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Words for Main Street

The banks won’t get it. But maybe more of the American people will.

President Barack Obama’s young administration has barely muddled through the murky banking crisis this past month, sending a message of indecision to financial markets that detest uncertainty. The financial industry heard nothing from the president in his speech to a joint session of Congress that gives it the details it demands of his plan to stabilize the financial system and possibly nationalize (Obama determinedly avoided the word) some very big but very weak banks.

Wall Street cannot be satisfied with a presidential speech that is meant to be heard and understood on Main Street -- nor should it be. But perhaps Obama made some progress in blunting the populist fury over billions in bank bailouts and, yes, his own controversial formula for helping homeowners with mortgages they can’t afford to pay.

For the first time, the president took a teachable moment on the banking crisis and used the instructional time fairly well. He told the nation that the flow of credit is the “lifeblood of our economy,” that without the ability to get a car loan, a student loan or a mortgage -- and without lending to business that allows for companies to “stock their shelves, farms to buy equipment and businesses to make payroll” then the recession will be deeper and longer than anyone can now imagine.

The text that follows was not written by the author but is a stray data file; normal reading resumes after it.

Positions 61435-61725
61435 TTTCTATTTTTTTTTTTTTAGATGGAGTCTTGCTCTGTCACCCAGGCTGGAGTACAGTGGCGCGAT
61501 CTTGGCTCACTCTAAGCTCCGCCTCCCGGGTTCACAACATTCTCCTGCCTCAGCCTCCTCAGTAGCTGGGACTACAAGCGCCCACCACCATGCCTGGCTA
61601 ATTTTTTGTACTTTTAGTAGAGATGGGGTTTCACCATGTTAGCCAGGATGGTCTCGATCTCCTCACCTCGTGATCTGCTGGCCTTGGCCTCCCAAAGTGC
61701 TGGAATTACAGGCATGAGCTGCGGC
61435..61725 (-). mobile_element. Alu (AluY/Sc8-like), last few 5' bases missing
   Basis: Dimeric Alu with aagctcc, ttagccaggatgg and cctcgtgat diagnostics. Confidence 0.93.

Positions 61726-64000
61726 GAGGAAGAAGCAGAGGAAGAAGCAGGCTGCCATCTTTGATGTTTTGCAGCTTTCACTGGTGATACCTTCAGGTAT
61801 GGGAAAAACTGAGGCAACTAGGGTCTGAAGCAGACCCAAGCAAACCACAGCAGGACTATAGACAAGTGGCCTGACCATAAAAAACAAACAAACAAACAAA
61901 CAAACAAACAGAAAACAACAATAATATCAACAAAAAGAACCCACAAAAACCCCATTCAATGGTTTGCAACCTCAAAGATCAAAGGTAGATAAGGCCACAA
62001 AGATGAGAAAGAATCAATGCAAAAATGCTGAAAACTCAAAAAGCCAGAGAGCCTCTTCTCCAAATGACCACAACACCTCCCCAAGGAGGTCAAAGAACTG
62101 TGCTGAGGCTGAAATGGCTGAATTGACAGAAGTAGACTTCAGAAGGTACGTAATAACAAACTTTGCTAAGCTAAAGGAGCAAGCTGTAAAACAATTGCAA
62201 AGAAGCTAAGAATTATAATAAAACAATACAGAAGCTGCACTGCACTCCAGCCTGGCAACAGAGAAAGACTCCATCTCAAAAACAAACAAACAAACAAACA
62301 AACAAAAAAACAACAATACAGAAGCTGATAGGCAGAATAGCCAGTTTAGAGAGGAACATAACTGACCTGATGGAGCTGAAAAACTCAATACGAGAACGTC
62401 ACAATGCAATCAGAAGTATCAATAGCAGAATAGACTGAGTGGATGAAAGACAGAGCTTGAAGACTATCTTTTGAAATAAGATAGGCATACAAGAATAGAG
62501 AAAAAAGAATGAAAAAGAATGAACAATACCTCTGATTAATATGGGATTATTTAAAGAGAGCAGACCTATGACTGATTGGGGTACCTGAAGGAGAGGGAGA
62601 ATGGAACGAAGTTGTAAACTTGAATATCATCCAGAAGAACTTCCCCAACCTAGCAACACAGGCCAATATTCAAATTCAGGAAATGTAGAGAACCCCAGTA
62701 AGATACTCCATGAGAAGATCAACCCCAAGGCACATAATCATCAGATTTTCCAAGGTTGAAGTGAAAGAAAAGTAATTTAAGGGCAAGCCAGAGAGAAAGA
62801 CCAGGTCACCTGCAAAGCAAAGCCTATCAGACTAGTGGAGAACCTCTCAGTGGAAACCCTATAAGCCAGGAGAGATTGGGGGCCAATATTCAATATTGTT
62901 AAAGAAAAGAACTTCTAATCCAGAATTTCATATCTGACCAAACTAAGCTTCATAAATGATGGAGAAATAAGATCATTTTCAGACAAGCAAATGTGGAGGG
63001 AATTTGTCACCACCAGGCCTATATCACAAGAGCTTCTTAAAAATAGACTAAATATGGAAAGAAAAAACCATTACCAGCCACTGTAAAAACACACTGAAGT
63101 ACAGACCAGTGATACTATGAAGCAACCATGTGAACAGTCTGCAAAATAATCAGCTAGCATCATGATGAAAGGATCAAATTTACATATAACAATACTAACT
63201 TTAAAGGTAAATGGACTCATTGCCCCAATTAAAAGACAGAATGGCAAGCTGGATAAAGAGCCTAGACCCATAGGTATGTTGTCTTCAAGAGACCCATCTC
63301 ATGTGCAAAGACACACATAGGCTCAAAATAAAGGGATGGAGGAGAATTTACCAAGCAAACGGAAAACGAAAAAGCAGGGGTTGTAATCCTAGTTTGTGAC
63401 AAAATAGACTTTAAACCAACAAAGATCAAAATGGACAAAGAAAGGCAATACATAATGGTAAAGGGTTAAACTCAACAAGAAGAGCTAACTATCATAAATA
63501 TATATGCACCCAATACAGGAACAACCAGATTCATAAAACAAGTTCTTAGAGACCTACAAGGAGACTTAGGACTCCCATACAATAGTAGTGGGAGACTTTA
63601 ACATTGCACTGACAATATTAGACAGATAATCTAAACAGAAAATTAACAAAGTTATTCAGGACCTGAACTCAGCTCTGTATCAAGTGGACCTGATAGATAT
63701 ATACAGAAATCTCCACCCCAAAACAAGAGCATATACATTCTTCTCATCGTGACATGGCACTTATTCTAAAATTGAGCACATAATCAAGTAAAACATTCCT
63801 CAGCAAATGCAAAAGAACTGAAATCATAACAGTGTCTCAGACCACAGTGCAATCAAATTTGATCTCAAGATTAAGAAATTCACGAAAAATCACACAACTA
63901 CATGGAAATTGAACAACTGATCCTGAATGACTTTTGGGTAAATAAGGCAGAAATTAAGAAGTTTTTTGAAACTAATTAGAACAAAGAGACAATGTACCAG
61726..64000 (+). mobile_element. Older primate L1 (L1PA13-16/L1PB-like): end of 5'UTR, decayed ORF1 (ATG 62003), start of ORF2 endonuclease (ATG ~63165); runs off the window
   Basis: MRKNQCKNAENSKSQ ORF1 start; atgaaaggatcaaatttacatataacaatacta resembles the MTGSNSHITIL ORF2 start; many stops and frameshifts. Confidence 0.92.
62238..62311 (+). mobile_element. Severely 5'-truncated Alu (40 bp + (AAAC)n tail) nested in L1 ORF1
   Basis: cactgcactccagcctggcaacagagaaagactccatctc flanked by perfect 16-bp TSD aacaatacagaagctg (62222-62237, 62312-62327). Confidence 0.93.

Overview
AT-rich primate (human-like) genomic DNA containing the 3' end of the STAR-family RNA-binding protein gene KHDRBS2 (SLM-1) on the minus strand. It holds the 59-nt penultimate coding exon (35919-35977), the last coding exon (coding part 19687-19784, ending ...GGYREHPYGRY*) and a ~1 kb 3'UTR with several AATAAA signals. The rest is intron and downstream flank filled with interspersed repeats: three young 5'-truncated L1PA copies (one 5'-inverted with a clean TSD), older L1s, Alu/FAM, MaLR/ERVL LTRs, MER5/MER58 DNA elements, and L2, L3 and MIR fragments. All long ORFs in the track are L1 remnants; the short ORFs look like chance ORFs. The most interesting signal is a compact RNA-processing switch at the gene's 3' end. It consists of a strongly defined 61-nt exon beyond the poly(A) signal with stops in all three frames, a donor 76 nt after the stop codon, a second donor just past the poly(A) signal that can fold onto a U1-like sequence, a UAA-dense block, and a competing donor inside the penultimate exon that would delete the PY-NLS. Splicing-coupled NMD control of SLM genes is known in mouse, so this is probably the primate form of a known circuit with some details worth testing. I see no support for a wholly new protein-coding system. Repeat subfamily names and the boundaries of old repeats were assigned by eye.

All true, but for one lapse: The president described the bad loans that are clogging bank balance sheets as having “made their way onto the books of too many banks.” Well, not quite. The loans didn’t “make their way” onto balance sheets on their own. The banks willingly lent the money and Wall Street investment houses purchased the risky debt, re-packaged as securities that were questionable because of the shaky mortgages stuffed inside.

But why quibble? At least Obama prepared the ground for what we can only hope will be a stronger performance by Treasury Secretary Timothy Geithner when he does give more details on the administration’s bank rescue plan.

By Marie Cocco  | February 24, 2009; 10:50 PM ET
Categories:  Cocco  | Tags:  Marie Cocco  
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Next: A Strong Economics Speech


Having not had one for some time, I cannot wait to experience an accomplishment. And with all this flurry and fury, something, dear americans, has got to happen in our favor, go our way for a change, and complement the energy and committment most of us demonstrate toward a progressive community for all.

Posted by: sellingpencils | February 24, 2009 11:38 PM | Report abuse

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